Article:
It never fails that when the topic of ethics is broached, someone will bring up the example of a father stealing bread for his starving kids. Of course stealing is wrong, but can it be justified in certain circumstances?

Pulaski County, Virginia, sheriff deputy Josh Bowden found himself in the middle of such a predicament recently. He walked outside one morning to find that his bike, which had been leaning against the side of his house was gone.

His patrol car had been parked in the driveway all night and he was surprised that someone would knowingly steal a bike from a cop’s house.

For days he couldn’t figure out what had happened to it. Then, just as suddenly as it had disappeared, the bike reappeared along with a note. When Bowden read it he couldn’t believe what it said.

“To whom this may concern,” the letter began. “I want to sincerely apologize for taking your bike the night of the Superbowl. I had to walk from Radford to Blacksburg at 2 am because of drunk boys, a dead phone, and no money/rides in Radford.”

The 19-year-old girl, who identified herself only as “M,” went on to explain that she had to go 16 miles that night and when she saw the bike next to a sheriff’s car she hoped the officer would understand her predicament.

“I’m genuinely sorry and hope you can forgive me for returning it so late and taking it without permission,” the letter concluded.

Bowden said he has tried to locate the girl but hasn’t had any luck, so he decided to post his response to her note on Facebook with the hope that she – and others like her – will see it and make better choices in the future.

“Your letter concerns me,” he wrote. “First off I am the father of a girl only a few years younger than you and would be mortified had she done this. I’m glad my bike was of help to you, however, I would like to make some suggestions because I hope my daughter never finds herself in that situation.”

He suggested that M make some better choices about the people she hangs out with, telling her to choose friends who will look out for her, “not ‘boys’ who have no concern for your well being.”

M obviously realized that walking 16 miles home in the middle of the night wasn’t very safe, but Bowden wanted her to realize just how dangerous her situation was and give her advice on how to keep herself from falling prey to anyone who might harm her.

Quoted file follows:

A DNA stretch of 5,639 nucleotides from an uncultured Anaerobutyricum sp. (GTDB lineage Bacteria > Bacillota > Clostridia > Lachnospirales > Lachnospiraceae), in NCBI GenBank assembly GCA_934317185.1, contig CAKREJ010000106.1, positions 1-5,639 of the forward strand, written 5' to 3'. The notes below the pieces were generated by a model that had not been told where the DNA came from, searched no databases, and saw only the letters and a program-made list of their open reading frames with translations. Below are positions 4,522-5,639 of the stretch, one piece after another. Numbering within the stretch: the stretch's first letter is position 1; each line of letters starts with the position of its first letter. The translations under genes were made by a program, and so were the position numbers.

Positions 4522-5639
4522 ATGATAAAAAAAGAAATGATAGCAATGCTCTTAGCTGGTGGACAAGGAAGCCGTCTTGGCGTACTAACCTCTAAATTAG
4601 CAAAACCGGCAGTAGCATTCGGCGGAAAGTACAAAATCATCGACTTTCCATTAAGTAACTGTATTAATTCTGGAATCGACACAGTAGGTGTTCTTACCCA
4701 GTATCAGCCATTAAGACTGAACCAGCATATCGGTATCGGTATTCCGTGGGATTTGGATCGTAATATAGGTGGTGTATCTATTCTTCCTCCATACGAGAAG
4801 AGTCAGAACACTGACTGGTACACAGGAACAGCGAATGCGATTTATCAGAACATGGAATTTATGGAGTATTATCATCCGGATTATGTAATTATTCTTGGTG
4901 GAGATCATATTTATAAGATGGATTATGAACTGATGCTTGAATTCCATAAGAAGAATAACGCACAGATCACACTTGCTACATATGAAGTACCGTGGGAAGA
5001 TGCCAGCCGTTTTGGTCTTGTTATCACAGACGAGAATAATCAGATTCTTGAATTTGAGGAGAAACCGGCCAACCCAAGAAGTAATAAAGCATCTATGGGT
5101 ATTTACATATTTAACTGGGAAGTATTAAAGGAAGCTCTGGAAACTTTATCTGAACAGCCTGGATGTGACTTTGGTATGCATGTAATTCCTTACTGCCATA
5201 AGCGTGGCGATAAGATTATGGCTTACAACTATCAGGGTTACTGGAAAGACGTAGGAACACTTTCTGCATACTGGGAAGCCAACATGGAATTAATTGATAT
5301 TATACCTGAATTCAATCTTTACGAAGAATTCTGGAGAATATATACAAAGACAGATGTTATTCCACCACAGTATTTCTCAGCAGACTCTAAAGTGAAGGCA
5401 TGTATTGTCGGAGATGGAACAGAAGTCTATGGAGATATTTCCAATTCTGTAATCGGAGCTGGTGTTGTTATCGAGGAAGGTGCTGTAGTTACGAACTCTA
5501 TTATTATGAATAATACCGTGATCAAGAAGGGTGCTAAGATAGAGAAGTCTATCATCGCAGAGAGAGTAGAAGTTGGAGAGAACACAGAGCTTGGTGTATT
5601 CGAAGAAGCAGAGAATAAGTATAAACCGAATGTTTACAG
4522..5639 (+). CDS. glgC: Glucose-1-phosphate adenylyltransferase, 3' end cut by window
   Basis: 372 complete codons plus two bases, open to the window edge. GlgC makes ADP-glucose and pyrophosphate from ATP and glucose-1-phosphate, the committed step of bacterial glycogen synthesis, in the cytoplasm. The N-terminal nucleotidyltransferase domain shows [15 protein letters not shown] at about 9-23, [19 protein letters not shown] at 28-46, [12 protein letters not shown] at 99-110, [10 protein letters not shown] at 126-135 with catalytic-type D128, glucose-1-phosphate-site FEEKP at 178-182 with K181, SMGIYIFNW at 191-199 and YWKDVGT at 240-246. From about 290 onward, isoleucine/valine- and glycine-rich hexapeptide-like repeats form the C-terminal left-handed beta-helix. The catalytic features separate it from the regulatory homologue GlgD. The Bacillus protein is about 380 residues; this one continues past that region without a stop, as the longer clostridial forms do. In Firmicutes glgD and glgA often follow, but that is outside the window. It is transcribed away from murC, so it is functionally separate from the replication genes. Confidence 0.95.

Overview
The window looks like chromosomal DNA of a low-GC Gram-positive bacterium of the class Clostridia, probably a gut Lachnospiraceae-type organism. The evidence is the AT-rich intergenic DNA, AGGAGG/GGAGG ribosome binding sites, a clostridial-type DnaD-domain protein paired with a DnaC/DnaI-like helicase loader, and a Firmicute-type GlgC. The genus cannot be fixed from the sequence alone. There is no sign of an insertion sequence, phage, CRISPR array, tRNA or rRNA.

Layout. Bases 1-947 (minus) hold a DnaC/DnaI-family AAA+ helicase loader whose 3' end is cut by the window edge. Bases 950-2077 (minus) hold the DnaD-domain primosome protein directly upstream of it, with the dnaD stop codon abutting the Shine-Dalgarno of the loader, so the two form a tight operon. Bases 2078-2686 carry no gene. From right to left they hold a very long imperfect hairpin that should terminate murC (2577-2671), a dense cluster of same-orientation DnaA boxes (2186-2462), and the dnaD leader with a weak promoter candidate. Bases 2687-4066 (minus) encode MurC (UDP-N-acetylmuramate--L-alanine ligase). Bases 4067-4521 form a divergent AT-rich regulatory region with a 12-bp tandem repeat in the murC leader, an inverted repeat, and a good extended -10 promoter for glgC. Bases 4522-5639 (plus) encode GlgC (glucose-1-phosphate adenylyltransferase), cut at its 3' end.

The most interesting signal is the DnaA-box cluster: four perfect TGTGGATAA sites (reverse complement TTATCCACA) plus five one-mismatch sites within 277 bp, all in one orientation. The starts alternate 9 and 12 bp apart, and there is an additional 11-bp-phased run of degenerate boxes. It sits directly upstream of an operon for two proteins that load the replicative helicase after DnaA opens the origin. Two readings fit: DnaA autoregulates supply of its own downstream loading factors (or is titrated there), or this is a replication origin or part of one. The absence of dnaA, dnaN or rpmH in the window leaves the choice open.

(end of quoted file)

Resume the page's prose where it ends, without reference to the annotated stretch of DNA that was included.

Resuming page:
“There are unfortunately a lot of really bad people out there waiting for an easy target such as a young girl out early in the morning by herself,” he wrote. “If you are going to go out and party make sure you have reliable friends and plenty of people you can call to come get you should something go wrong. Carry some sort of means to protect yourself and learn how to do so.”

Bowden assured M he wasn’t mad at her for taking his bike, but said he wished she had just knocked on his door and asked for help instead.

“I don’t ever want to go on another search for a missing young girl or boy for that matter, epsecially when they usually end with a body being found and some parents wishing their baby had made a better choice,” he told her.

“I’m sure you have a family that loves you very much and people who value your existence,” he continued. “In the future please don’t put yourself in such a precarious position, but if you ever do, have a backup plan. Should that fail, please bypass my bicycle and come knock on my door. That is all. God bless.”

Though Bowden has yet to connect with M, he hopes his Facebook message will reach her. He also hopes that other young people will see his post and “reconsider their options” when faced with a difficult situation.

 

Sometimes things seem bad and it looks like there are no good options, but police officers have vowed to serve and protect, and Bowden wants M to know that he plans to keep that promise, even if she’s knocking on his door at 2 am.

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